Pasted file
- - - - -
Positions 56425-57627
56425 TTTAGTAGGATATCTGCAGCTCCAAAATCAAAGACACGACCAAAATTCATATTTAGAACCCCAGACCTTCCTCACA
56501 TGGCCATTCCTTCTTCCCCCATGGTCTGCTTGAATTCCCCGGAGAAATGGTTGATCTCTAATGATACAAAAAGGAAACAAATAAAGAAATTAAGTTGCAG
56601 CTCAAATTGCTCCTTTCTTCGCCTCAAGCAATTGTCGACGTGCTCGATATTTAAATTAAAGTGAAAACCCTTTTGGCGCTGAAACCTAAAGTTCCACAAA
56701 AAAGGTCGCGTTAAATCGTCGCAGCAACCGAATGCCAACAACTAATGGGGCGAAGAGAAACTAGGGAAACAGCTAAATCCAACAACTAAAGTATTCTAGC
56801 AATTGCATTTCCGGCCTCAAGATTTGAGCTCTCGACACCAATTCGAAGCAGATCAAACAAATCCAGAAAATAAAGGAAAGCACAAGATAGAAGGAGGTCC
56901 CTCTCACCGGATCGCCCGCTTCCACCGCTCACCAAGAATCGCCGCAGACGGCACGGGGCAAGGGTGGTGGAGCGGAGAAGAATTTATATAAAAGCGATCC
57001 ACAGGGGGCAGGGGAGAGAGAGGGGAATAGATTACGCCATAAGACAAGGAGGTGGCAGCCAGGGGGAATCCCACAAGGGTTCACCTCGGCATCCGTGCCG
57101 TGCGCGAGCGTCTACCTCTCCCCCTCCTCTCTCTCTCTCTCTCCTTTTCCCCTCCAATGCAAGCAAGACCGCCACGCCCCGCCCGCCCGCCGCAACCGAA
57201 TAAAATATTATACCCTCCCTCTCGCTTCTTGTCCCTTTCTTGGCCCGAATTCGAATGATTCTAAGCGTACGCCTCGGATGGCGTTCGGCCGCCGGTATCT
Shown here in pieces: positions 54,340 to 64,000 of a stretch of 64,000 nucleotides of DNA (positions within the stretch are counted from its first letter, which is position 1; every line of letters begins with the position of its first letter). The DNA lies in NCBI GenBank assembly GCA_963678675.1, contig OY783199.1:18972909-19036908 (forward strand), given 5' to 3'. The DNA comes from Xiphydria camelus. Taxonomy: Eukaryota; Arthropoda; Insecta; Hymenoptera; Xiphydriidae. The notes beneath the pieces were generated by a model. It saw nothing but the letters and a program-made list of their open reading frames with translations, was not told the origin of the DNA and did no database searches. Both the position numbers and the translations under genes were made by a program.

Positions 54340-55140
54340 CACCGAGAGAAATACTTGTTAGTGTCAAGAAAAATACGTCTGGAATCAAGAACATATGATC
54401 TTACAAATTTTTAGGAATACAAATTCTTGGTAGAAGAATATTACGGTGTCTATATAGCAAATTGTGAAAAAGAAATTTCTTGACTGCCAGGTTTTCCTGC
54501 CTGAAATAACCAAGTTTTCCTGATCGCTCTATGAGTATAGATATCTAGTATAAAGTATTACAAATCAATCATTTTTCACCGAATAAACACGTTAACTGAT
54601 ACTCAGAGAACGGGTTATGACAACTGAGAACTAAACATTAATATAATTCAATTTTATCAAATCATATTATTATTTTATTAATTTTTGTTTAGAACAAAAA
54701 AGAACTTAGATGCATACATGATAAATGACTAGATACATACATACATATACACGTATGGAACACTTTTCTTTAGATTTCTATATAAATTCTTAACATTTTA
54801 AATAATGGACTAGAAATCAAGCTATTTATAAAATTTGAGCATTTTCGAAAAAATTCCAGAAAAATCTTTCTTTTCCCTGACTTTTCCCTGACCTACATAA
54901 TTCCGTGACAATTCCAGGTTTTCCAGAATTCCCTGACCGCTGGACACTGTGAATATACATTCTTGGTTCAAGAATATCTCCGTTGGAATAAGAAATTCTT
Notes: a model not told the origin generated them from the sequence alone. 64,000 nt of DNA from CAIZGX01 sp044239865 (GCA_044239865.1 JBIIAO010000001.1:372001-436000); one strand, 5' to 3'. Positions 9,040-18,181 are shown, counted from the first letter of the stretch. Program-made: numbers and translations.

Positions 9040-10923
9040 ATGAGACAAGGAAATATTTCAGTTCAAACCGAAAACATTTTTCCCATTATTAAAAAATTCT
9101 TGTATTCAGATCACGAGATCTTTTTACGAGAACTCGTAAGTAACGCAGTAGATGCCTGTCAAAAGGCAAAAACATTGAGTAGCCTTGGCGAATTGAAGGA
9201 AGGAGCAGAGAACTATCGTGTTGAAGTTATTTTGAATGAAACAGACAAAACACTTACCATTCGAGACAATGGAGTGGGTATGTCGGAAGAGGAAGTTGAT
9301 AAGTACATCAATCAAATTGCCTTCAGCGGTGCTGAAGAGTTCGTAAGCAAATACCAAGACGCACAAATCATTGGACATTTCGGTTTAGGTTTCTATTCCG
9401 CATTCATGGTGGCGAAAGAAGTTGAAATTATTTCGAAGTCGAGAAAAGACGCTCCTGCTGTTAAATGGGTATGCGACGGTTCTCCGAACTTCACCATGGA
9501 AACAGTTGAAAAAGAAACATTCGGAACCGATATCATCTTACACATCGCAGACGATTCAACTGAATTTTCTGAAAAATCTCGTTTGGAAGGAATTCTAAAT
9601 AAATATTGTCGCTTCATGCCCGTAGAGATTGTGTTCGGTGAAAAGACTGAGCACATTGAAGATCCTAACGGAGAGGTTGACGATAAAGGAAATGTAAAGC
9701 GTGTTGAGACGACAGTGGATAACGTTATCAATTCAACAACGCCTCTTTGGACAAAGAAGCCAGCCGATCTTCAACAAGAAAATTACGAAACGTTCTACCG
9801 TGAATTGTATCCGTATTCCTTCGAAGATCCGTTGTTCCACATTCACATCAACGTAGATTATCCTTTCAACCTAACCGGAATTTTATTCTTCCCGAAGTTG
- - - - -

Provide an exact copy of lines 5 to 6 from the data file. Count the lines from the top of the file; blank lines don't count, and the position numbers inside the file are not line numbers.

56701 AAAGGTCGCGTTAAATCGTCGCAGCAACCGAATGCCAACAACTAATGGGGCGAAGAGAAACTAGGGAAACAGCTAAATCCAACAACTAAAGTATTCTAGC
56801 AATTGCATTTCCGGCCTCAAGATTTGAGCTCTCGACACCAATTCGAAGCAGATCAAACAAATCCAGAAAATAAAGGAAAGCACAAGATAGAAGGAGGTCC